“We are pleased to formalize our relationship with Casa Systems with the announcement of this multifaceted strategic partnership,” said Amol Phadke, managing director and general manager, Global Telecom Industry, Google Cloud. “We have been working with Casa Systems for over two years and believe that they have a great cloud-native 5G software technology platform and team, and that they are a new leader in the cloud-native 5G market segment. The partnership will enable a much wider availability of premium solutions and services for our mutual telecommunications and enterprise customers and prospects.”

Casa also partnered with Google Cloud last year to integrate its 5G SA core with a hyperscaler public cloud, in order to deliver ultra-low latency applications.

Note 1. Casa Systems, Inc. delivers the core-to-customer building blocks to speed 5G transformation with future-proof solutions and cutting-edge bandwidth for all access types. In today’s increasingly personalized world, Casa Systems creates disruptive architectures built specifically to meet the needs of service provider networks. Our suite of open, cloud-native network solutions unlocks new ways for service providers to build networks without boundaries and maximizes revenue-generating capabilities. Commercially deployed in more than 70 countries, Casa Systems serves over 475 Tier 1 and regional service providers worldwide. For more information, please visit http://www.casa-systems.com.

Image Courtesy of Casa Systems

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References:

https://www.fiercetelecom.com/cloud/casa-systems-google-cloud-tout-combined-cloud-native-offering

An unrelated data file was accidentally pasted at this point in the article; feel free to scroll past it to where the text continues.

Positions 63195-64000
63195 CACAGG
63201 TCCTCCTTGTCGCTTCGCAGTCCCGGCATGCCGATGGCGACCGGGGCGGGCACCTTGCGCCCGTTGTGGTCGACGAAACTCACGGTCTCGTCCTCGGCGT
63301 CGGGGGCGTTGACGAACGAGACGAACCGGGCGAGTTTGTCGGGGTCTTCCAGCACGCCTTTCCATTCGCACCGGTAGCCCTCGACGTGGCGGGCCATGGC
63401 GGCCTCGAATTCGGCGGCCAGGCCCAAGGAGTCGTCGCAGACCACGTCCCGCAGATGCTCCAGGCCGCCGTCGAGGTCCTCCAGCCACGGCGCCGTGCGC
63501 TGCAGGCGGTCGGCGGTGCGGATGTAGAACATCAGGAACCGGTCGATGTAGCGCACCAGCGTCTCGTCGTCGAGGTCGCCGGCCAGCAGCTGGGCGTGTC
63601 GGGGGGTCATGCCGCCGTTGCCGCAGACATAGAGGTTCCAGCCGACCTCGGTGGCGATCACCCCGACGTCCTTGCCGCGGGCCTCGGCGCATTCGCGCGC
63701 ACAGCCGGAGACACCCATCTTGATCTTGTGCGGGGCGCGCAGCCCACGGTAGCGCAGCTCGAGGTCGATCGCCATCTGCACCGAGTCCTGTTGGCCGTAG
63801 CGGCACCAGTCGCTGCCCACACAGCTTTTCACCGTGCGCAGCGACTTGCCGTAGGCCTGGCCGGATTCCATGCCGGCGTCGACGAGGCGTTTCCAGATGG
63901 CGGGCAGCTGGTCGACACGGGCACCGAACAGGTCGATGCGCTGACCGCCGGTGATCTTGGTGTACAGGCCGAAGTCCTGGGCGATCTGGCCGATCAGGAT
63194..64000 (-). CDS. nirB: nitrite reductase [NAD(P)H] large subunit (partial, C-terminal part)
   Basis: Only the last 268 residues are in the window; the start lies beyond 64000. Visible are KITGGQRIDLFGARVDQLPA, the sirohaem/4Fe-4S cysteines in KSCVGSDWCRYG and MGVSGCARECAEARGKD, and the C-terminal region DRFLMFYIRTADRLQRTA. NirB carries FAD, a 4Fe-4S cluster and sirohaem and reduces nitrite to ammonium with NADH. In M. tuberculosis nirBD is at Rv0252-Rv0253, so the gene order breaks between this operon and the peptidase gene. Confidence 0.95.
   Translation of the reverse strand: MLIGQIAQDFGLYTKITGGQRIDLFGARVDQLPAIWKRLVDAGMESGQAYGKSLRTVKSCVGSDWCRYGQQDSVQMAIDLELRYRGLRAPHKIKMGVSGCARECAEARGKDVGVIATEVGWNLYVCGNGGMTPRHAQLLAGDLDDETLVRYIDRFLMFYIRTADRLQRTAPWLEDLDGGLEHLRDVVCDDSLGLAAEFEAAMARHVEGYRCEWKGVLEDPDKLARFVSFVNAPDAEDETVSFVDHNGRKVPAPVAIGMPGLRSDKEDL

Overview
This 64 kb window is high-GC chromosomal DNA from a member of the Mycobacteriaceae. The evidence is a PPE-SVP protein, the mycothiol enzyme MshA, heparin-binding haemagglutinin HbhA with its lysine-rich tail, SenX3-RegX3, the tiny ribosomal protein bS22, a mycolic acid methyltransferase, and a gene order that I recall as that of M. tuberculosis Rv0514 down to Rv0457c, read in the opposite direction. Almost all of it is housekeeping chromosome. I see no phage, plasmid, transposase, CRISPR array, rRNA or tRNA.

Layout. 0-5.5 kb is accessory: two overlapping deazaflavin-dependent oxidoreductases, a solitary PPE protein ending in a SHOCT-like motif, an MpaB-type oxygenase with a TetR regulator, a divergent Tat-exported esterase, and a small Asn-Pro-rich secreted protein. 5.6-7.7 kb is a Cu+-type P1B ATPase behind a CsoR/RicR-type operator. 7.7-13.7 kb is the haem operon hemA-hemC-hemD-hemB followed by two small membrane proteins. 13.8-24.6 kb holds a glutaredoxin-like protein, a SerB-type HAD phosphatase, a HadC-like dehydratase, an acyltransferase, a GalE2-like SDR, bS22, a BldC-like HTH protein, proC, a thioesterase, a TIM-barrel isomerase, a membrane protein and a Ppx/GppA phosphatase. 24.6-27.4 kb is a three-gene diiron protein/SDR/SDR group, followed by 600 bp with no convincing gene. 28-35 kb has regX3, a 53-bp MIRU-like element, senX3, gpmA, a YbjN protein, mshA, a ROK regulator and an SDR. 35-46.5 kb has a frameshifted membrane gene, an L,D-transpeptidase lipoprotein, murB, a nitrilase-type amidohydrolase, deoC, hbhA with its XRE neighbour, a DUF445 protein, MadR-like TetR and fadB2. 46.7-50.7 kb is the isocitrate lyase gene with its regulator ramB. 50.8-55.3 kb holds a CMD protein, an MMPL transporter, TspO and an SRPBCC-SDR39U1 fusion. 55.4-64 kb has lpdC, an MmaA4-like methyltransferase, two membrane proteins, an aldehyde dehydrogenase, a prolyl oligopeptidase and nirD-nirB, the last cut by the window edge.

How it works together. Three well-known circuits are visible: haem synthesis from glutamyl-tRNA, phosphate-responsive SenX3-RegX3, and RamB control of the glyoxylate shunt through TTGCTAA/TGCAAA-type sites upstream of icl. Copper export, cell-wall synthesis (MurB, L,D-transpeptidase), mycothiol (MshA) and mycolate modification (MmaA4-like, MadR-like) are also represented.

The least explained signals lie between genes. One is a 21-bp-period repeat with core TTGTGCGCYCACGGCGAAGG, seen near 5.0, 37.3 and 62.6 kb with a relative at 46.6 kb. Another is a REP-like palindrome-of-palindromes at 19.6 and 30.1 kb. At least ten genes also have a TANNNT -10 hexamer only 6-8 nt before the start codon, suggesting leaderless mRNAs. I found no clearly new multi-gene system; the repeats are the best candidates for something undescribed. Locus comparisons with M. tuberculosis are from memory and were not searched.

https://www.fiercetelecom.com/tech/casa-systems-teams-google-to-deliver-cloud-native-5g-standalone-core

Global Data: Wireless telcos don’t know how to market 5G SA

A study by leading data and analytics company GlobalData reveals that network operators don’t seem to know how to market this new phase of the technology to their customers.  The study by GlobalData Technology was a July 2022 audit of around 30  standalone 5G (5G SA)  commercial deployments worldwide.

The conclusion was that  although operators are keen to promote the adoption of  5G SA in general marketing messages—largely focusing on the improved network quality and capabilities for enterprises—the number of 5G SA references within consumer 5G service portfolios are few and far between.  GlobalData found “many operators marketed  5G SA very similarly to how operators have been marketing non-standard 5G for years,” which itself has yet to be a financial success for wireless telcos.

Emma Mohr-McClune, Service Director at GlobalData, comments: “The lack of effective standalone 5G promotion is a real problem for the future of 5G monetization. Standalone 5G will be a vital requirement for a lot of the more exciting 5G use cases, from autonomous devices to commercial augmented and virtual reality.”

The research found that there were a few exceptional cases of standalone 5G marketing and branding, but many operators marketed standalone 5G very similarly to how operators have been marketing non-standard 5G for years.

Mohr-McClune continues: “The few exceptional cases—in Singapore, but also in Germany and elsewhere—make for fascinating study. In the future, we could see more operators position standalone 5G as greener, safer and more reliable than future generations of wireless technology, but the current industry is still waiting for signature use cases to give the upgrade meaning to consumers. In the meantime, we believe that most operators will focus on marketing the technology to the business sector, where there are more immediate and distinctive use cases emerging.

“In the Enterprise sector, it’s an entirely different story. Standalone 5G enables enterprises to set up their own, closed Private 5G networks, to better manage the connectivity in ultra-connected working set-ups, such as ports and mines – or even ‘slice’ the network for prioritized levels of service for mission-critical operations. The benefits, use cases and ROI are far clearer. But in selling Standalone 5G to consumers, operators are going to have to make sure they don’t repeat the same promises they spun out for non-standalone 5G, or risk appearing to contradict themselves.

The GlobalData report echoed one recently put forth by LightCounting, which tied the tepid deployment pace of 5G SA networks to the industry’s inability to produce compelling use and business cases.

The firm noted that ongoing “headwinds” have limited the deployment of 5G SA networks to just 20 at the end of last year. This was just 10% of the 200 5G non-standalone (NSA) commercial networks deployed worldwide.